There comes the time when you can’t even get a little sick without wondering if you’re going to die.
If not of this particular malady, at this particular time, then soon. In some of the larger contexts, very soon.
And the thought is no longer scary as it once was. No longer intolerable, outrageous. No longer raising those terrible images from the great Edna Millay poem anticipating a desperate hysterical final struggle with Brother Grim.
Call it the Geezer Consolation: when the prospect of passing becomes merely an invitation to review. Not a good thing if you’re given to remorse, regret — but comforting otherwise.
There’s enough of my parents in me, God rest them, to spare me much brow-smiting for having pissed it all away. They were people who liked their lives, and were ever grateful for having been given the opportunity, and that same gratitude is now both liquor and pot-liquor to my old bones and nads and outlook.
People generally and genuinely sanguine used to say “Praise the Lord” a lot, with the emphasis on the praise; and praise itself earned sacramental stature in the Eucharistic prayer. To the padre this was “praise for the gift of a world full of wonder,” and my own selfish modification has been to offer praise for an order of things that gave ol’ moi a carcass and an ID and a chance to strut my stuff, such as it is.
If that amounts to the same thing as Praising the Lord, well, then, hallelujah. I think it amounts to the same as averring that this has been a swell time to be alive, a better time than Camelot or Da Gotta Da Vita to enjoy the fruits of human civilization because many of those fruits have only recently ripened to harvest. All of Croesus’ gold couldn’t have bought him a cortisone shot or a fridge that pops out ice cubes with the door closed.
(I’ve wondered whether there are pismire hosannahs, chemically transmitted, of course, to the fruits of ant civilization, but I don’t think that veil will be lifted for me. The current prevailing scientific guess is that there are 10,000 civilizations comparable to ours just in this piddling galaxy, and neither will it be for me to know if any of that myriad of alien forms are out there singing praises.)
I don’t know what expressing appreciation is good for — Editor Phil D. Hole could tell you — but as Pap used to say, it beats a hacking cough. It beats complaining to four indifferent walls about the sore back.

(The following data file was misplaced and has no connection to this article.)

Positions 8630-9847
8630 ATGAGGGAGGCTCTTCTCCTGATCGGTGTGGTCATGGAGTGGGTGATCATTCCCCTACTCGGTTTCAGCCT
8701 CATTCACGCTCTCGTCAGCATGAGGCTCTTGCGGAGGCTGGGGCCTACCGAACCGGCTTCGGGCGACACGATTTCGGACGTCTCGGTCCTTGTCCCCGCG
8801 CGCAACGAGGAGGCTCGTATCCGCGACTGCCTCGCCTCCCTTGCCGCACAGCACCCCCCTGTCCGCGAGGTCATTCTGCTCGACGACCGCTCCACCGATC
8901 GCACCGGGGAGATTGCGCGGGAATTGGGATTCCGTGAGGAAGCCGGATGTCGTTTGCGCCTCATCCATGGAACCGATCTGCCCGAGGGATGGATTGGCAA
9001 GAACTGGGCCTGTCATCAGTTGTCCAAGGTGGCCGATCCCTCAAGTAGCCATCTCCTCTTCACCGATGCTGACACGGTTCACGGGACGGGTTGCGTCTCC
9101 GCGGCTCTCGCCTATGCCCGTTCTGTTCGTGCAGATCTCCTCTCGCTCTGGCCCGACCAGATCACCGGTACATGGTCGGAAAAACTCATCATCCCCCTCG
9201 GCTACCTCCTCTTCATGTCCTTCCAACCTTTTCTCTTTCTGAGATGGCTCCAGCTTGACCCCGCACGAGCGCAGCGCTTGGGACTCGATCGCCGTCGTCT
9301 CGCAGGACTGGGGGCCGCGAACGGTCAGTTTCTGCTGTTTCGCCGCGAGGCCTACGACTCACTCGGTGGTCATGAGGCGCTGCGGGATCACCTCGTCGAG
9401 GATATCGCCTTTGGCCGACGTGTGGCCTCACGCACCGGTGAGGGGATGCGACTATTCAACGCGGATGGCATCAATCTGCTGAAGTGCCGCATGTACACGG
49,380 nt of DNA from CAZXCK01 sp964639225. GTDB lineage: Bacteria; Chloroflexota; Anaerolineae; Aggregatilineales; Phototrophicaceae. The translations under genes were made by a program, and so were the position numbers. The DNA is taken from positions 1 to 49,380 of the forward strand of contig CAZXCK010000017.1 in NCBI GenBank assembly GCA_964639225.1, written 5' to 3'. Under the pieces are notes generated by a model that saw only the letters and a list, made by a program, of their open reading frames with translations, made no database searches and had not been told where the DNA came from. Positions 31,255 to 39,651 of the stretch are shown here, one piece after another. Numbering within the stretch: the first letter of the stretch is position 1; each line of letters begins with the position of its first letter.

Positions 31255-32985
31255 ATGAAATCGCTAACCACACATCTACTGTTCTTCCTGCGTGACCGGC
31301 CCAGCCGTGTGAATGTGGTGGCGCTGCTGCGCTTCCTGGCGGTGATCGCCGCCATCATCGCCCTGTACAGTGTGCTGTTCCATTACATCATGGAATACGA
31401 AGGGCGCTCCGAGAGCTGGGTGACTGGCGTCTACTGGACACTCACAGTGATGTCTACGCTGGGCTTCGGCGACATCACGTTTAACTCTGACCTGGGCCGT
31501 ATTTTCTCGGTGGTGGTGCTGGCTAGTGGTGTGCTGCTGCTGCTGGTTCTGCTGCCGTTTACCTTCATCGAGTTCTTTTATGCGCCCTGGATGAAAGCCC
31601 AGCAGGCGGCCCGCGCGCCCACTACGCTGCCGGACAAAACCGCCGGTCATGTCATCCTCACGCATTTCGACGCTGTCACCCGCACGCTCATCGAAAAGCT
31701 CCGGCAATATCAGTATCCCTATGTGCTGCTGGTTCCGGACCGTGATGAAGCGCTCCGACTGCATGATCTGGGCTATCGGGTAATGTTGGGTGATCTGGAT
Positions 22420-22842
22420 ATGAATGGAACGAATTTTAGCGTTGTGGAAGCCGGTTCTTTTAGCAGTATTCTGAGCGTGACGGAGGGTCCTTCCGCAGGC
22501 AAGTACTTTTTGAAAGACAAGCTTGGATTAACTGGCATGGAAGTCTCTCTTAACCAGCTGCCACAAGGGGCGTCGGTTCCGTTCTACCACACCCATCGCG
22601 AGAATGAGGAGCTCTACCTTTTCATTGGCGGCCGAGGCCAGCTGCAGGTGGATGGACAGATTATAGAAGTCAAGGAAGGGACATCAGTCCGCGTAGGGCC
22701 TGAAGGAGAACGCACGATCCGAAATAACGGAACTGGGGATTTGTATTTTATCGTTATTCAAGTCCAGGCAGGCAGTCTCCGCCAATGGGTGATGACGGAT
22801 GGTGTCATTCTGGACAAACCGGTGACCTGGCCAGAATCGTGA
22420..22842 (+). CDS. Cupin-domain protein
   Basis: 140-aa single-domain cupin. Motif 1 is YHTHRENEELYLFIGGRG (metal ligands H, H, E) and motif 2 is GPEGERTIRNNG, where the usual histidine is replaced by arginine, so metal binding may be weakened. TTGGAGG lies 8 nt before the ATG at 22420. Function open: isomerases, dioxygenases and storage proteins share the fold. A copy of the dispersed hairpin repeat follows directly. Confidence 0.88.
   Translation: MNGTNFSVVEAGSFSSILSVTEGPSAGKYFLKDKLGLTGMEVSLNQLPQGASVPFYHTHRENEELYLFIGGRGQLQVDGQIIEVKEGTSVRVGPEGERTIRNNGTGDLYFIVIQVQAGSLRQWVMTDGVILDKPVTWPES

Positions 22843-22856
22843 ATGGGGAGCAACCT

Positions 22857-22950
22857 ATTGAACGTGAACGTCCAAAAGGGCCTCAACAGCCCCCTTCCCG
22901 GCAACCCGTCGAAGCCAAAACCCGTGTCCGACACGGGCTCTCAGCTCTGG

So of the things I’ve enjoyed, the Moving Finger is hereby authorized to begin a testimonial, probably to be continued, sorry to say, at the next news lull, slump, dried-up well, or duly prescribed bed-rest hiatus. OK then:
I’ve enjoyed the twilight of a thousand days, with swifts and bats and rose-bottomed scuds and cowbells off somewhere and the ghosts gathering, the same ones coming up again and again.
I’ve enjoyed the pork at maybe 75 good barbecue joints. I’ve enjoyed gravel baseball — something you likely know by another name — for hours on end.I’ve enjoyed Provence and Tuscany, and steppe, moor, wadi, and outback, if only by vicar, and the blue ocean without ever having been out on it, and Cook’s travels, and Xenophon’s, and the plane rides with St. Exupery. And the Great Race.
I’ve enjoyed maybe 20 lol sentences — written or uttered by H.L. Mencken, Groucho Marx, Mark Twain, Flannery O’Connor, Dan Jenkins, Charles Portis, John Randolph, Jimmy Durante, Peter Sellers, Curly Howard, and Pogo — and having concocted two or three of them myself.
I’ve enjoyed driving through the bull gator bottom at night with the car windows rolled down, listening to either Herbert W. or Garner Ted Armstrong on the radio. And I’ve enjoyed hitting the floor in the weird dark of 2 or 3 a.m. to go fishing, then the long drive, then motoring a long way upriver, still before dawn, through a gathering mist that smelled of roe and willow and a fecundity as palpable as flathead slime.
I’ve enjoyed being brother to Mr. Ed. and Flipper and Old Ben, and learning of the long road we’ve traveled together, and spying on the creation-science monkeys as they make anthropoid faces there at the looking-glass. I’ve enjoyed knowing who the aholes are, and, like the anti-hero of “I Am Legend,” what I had to do to keep from becoming one of them. I’ve enjoyed distancing from the Jesus weasels. I’ve enjoyed just about all the haint and booger tales ever since I came to know for certain that such creeturs warn’t literal. I’ve enjoyed the Hubble visuals confirming what the forebears knew by the force of imagination. I’ve enjoyed pondering just what made my superiors superior – for example, W.A. Mozart and Baby Petty.
I’ve enjoyed the weather, mostly, the gorier hymns, the loonier prophets, Ogden Nash, the TV before it ran out of ideas, the newspapers when they had some class. I’ve enjoyed citizenship in a great country in its best time, just before vandals and fanatics took it over.
MTK, as I said. Soon.